North Dakota State University * Dickinson Research Extension Center
1089 State Avenue, Dickinson, ND 58601-4642 Voice: (701) 483-2348 FAX: (701) 483-2005
PROJECT ND06203 - SPECIES-SITE ADAPTATION STUDY OF WOODY PLANTS FOR NORTH DAKOTA
Larry J. Chaput
Dr. Dale E. Herman
North Dakota State University Department of Plant Sciences
1994 marked the eighth year of the woody plant statewide cooperative evaluation program. From a total of 50 accessions planted at the Dickinson Research Center, 43 accessions are still under evaluation. Accessions represent numerous species of seedlings and clonal material as well as potential and/or newly named introductions of woody plants. Accessions which have performed well to date include three new NDSU green ash cultivars namely Dakota Centennial-'Wahpeton', Prairie Dome-'Leeds' and Prairie Spire-'Rugby' ash. Prairie Gem-'MorDak', an ornamental flowering pear recently released by NDSU has also done well. Other more recently planted accessions which show promise include 'Flame' willow, three aphid-resistant clonal selections of honeysuckle from NDSU, a hardier source of winterberry Euonymus and a native seed source of paper birch. Seven seedling-grown accessions have lacked cold or drought hardiness and have failed to establish. This serves to emphasize the importance of selecting proper seed source. An experiment to test the effectiveness of commercial Tubex tree shelters on conifer establishment and growth has shown no significant differences in survival or growth between sheltered and non-sheltered red pine or Swiss Mountain pine.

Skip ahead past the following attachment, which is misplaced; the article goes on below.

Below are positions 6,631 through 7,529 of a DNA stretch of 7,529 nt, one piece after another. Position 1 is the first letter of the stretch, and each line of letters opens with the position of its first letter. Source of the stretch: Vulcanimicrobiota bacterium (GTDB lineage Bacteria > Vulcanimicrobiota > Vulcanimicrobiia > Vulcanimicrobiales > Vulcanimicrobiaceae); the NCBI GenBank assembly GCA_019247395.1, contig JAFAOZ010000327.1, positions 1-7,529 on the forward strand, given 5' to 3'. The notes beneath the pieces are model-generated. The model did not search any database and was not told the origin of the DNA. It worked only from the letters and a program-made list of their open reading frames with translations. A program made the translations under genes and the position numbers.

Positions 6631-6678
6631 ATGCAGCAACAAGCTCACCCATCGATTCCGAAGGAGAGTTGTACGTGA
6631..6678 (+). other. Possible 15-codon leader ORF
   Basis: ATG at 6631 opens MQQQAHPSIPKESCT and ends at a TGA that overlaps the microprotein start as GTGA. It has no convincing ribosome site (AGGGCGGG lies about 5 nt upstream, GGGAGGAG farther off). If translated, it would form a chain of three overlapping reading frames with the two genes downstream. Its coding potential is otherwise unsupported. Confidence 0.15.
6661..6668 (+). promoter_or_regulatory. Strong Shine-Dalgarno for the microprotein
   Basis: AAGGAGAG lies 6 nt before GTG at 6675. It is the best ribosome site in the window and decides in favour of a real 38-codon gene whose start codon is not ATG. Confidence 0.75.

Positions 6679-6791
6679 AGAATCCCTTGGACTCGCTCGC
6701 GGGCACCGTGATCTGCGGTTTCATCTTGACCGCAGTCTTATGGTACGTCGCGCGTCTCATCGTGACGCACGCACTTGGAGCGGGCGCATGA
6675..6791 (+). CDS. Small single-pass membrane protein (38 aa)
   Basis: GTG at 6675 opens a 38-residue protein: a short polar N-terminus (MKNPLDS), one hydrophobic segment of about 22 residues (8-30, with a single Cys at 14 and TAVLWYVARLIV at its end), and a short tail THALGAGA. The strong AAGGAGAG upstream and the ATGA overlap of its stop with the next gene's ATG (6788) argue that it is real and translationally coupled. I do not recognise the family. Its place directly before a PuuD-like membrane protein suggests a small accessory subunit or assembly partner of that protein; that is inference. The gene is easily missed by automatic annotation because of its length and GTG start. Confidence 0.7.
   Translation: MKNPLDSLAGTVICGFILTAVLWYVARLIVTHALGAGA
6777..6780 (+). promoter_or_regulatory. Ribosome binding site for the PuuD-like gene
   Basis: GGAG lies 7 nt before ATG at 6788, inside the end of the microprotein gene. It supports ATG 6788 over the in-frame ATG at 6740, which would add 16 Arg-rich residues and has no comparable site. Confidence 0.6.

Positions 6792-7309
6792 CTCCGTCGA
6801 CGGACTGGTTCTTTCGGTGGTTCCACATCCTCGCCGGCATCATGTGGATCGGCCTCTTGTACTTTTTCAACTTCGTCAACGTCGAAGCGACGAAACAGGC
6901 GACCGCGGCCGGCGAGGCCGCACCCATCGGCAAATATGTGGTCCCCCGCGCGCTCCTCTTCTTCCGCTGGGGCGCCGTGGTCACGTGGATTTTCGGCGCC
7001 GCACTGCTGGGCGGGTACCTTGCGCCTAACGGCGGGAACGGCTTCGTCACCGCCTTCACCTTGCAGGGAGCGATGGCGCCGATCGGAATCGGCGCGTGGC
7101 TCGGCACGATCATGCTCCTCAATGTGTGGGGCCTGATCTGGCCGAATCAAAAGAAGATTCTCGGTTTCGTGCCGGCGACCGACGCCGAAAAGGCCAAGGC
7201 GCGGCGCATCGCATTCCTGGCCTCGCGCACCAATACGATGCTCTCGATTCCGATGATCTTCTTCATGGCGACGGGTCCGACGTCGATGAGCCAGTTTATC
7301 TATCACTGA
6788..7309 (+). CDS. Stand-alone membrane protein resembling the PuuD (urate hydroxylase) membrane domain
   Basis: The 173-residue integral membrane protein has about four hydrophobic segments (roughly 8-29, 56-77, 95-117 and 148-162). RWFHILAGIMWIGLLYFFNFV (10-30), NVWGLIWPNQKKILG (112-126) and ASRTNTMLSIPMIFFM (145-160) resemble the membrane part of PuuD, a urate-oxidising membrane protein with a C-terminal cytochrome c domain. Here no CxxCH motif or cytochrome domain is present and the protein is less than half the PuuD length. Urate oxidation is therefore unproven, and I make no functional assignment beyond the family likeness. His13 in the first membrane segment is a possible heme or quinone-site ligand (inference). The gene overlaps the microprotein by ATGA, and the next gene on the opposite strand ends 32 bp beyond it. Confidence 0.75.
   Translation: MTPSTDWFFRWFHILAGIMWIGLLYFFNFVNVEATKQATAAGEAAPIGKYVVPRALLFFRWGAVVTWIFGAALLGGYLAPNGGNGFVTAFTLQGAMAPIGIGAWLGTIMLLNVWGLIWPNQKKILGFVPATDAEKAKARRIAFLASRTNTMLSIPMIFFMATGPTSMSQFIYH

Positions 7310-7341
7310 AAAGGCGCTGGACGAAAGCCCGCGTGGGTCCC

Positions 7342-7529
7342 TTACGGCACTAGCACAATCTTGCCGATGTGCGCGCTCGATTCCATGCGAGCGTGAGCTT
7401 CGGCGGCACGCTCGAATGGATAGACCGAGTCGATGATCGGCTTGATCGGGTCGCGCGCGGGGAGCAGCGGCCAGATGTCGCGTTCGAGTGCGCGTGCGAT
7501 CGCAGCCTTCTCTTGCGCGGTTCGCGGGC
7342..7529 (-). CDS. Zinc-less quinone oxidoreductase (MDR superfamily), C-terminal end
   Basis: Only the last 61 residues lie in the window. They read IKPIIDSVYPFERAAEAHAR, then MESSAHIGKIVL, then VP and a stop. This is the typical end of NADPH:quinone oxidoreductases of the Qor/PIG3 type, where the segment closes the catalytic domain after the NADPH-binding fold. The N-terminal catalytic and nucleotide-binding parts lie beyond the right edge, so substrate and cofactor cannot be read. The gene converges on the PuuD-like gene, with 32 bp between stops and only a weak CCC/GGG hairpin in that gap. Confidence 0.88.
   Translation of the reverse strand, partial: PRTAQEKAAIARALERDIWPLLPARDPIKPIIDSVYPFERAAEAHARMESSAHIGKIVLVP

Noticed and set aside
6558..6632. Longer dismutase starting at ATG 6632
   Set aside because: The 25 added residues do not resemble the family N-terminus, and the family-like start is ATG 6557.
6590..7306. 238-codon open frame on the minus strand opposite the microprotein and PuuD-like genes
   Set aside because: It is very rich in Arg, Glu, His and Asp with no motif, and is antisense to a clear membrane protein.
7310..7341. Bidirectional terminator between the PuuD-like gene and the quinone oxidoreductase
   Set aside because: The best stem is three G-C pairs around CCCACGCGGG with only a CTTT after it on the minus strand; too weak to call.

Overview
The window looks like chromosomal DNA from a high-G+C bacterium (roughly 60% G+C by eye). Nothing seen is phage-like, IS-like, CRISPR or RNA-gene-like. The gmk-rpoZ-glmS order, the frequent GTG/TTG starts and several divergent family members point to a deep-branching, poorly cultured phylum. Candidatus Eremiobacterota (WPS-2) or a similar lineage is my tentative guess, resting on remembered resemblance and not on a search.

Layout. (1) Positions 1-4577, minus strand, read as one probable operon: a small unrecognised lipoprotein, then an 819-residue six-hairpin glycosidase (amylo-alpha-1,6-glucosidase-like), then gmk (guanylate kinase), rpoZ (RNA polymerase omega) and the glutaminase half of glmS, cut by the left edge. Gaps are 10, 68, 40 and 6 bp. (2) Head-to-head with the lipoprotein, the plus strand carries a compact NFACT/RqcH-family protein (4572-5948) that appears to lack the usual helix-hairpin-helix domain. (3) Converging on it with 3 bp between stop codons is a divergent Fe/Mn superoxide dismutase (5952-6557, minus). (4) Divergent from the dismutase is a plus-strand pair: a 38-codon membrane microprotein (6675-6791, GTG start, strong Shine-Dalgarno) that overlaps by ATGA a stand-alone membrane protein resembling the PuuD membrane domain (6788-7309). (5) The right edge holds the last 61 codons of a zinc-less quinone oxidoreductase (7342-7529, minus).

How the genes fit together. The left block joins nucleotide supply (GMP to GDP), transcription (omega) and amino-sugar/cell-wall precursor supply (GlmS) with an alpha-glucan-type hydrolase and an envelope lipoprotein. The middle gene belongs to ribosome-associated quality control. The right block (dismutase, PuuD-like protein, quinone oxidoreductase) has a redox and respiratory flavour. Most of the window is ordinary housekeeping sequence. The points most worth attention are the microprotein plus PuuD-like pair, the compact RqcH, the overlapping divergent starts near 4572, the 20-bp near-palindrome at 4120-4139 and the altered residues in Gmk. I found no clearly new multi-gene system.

Statewide testing is important to determine adaptation of woody plants. Performance data enables valid recommendations to be made to wholesale growers, retail nurseries and garden centers, parks, golf courses and public consumers regarding specific accessions in the various sectors of the state. Some accessions being tested can be recommended throughout the state and region while others can only be recommended for certain portions of the state.
To conduct replicated trials to evaluate species and cultivars of trees and shrubs for cold and drought hardiness, establishment and survival, growth rate, vigor and potential for landscape, community forestry and shelter use under varying climatic and edaphic conditions.
To provide performance data for making valid woody plant recommendations based on regional adaptation zones in North Dakota.